Healthcare

BCDC is dedicated to increasing the community’s access to quality healthcare. Multiple initiatives are aimed at combating common illnesses such as malaria, HIV/AIDS, typhoid fever, worms, syphilis and other STIs as well as providing much needed contraception and perinatal services.

  • BCDC has constructed the area’s first-ever health clinic that includes a pharmacy, laboratory, and exam rooms to serve the people of the Kibaale District.
  • The BCDC also hosts an annual medical outreach trip. The 2014 and 2015 trips treated and tested 1,300 and 1,700 people, respectively
  • In addition to providing acute and chronic disease management our clinicians are providing much needed health education for prevention and improved overall health for all ages. This includes nutrition, wound and disease management, family planning services, and hygiene.
  • The organization is also improving childhood health through access to latrines, safe drinking water, and clean water for washing hands.
  • BCDC has also built a new six-person latrine near the health clinic and school in Kiryabicooli.

Em’s Health Clinic

Em’s Health clinic opened its doors in November of 2014, and the growth has been amazing. We currently have a clinical officer, 2 nurses, a midwife, a lab technician and clinic manager that are caring for approximately 320 patients per month. The following services are provided at minimal cost to the patients: antenatal care, HIV testing and linkage to care, immunizations, treatment of malaria and other infectious diseases, primary care, urgent care, and family planning. We offer classes in nutrition, family planning, pregnancy health and HIV prevention.

The clinic consists of a pharmacy, a consultation room, a laboratory, two inpatient rooms with three beds each, an delivery room and a storage room. and we have now out grown it. We have actually had typhoid outbreaks where we have so many patients we put cots on the floor in the waiting room and the pharmacy to care for the patients in need. We have become a trusted center in the community and we are so proud of the work Em’s staff is doing.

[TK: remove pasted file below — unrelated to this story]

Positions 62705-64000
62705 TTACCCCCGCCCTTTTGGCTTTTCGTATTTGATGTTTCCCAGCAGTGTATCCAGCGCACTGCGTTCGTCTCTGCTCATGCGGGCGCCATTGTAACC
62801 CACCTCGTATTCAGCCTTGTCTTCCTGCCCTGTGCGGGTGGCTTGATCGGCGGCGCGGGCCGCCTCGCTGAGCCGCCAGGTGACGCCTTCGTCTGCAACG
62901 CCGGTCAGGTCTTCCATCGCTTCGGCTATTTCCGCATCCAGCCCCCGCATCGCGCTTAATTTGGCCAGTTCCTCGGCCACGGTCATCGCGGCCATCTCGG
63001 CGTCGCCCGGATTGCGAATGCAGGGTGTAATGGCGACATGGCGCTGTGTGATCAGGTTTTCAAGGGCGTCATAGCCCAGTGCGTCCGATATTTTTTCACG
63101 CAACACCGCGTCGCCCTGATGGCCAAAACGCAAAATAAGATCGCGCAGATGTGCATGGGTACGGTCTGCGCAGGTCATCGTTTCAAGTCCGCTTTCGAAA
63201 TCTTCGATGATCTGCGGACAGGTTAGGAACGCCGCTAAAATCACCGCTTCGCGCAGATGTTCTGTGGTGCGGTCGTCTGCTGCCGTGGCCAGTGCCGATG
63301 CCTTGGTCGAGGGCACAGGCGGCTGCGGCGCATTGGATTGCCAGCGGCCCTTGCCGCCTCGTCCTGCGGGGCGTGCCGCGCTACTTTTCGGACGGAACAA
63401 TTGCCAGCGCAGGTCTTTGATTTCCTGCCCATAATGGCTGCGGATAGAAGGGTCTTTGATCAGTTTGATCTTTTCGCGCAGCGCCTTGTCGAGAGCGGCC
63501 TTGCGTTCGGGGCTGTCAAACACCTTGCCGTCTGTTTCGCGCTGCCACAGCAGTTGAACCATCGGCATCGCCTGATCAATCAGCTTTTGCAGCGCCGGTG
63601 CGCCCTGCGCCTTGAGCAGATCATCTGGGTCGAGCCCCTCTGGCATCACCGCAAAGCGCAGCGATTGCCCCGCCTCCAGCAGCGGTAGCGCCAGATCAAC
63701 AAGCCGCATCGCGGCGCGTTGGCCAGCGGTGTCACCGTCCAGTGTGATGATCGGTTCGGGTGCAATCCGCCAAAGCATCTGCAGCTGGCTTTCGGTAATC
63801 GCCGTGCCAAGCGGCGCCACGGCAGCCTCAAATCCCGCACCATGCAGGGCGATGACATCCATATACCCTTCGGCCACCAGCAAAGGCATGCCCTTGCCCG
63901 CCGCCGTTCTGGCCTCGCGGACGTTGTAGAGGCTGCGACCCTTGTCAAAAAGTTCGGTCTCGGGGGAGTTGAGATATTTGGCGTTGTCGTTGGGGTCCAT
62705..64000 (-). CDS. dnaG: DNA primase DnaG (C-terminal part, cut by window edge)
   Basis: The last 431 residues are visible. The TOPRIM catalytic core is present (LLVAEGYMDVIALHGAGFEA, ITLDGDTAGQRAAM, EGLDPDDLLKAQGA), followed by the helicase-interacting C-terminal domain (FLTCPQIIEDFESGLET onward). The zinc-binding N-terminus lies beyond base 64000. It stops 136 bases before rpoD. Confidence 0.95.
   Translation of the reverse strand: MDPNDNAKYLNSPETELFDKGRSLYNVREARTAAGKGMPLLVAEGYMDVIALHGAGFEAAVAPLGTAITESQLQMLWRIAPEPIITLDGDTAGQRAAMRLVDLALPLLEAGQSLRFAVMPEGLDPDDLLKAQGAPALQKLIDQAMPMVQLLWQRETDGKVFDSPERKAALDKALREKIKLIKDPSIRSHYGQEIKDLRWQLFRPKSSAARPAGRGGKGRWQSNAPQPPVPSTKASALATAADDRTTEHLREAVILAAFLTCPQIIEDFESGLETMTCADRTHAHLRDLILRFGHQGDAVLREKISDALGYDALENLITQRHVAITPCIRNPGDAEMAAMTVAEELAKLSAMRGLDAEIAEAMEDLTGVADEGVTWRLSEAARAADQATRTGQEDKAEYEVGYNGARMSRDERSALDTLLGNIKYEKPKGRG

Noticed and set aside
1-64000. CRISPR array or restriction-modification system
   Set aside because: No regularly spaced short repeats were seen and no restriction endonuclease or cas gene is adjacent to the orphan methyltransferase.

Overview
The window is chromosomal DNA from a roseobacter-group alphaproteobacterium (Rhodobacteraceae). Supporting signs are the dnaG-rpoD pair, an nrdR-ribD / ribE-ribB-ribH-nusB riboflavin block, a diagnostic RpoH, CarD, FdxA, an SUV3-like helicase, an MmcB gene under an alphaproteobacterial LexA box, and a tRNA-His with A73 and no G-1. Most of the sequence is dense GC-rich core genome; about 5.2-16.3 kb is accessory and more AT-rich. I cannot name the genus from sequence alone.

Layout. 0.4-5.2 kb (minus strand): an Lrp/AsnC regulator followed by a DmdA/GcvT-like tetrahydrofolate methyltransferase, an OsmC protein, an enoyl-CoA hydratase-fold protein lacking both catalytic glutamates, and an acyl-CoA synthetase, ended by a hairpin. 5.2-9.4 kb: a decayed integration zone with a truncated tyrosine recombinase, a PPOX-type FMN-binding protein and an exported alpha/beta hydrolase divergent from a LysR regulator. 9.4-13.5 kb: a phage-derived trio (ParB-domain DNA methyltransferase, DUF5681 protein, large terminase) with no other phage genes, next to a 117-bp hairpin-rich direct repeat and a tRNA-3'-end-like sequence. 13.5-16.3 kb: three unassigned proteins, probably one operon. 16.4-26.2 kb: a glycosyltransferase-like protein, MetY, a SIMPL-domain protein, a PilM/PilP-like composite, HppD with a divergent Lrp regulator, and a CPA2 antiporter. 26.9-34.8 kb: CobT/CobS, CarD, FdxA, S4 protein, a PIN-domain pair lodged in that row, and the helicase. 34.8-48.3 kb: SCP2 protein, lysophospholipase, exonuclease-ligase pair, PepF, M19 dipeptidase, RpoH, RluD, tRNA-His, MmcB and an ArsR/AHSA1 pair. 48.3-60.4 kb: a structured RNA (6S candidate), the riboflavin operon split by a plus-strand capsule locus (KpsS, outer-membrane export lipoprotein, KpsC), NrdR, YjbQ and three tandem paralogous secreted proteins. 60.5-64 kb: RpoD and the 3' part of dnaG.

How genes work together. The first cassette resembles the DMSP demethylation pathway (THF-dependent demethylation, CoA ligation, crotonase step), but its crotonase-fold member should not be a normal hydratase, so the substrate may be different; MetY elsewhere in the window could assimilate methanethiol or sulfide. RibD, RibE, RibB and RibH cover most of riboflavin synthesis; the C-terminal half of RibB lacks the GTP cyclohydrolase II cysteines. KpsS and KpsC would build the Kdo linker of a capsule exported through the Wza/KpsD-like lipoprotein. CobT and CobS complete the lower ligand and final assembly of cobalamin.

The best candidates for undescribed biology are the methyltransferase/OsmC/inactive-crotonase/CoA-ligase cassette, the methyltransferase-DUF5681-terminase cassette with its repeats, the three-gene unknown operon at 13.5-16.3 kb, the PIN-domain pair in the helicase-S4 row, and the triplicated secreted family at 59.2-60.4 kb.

Our goals over the next two years are as follows:

  • To become an HIV clinic to treat the HIV positive members of our community. Currently the closet HIV clinic is about 20 miles away making it very difficult for the patients to remain in care.
  • To expand our antenatal program. We were able to take an ultrasound machine to the clinic this past January, This has been a much needed piece of equipment to ensure safe deliveries as we do not have an operating room and the big risk women can now be safely referred to the hospital.
  • To hire an additional clinical officer to allow for the care of more medically couples patients.
  • To do more outreach into villages that are too far for patients to get to us, particularly around HIV care and improved health of children.

Along with the work that is done daily at Em’s Clinic, every January we host medical professionals from the US who are either doctors, nurse practitioner, nurses and pharmacists. Together with our Ugandan team we travel out to more remote village and proved free medical care for a week. We have done this for 6 years and each year we see approximately 1350 patients. This week is a highlight for the US team as well as for the Ugandan team.. The exchange of information whether it be medical or cultural is amazing. Most of the medical team return year after year and the Ugandans look forward to this week all year. The laughter and leo that is shared during that week is magical.

To provide health to our community is an honor. To have become a trusted center is also an honor. The gratitude that flows back and forth is a feeling that is very difficulty to describe in words. Em’s clinic is saving lives and changing lives and we hope to continue to do so for many years to come.

A UCLA medical team that partnered with BCDC in 2010 to treat patients in Buseesa found that 80 percent of the ill children that they attended to were sick due to poor sanitation that could be largely addressed through latrines and better hygiene such as washing one’s hands with soap.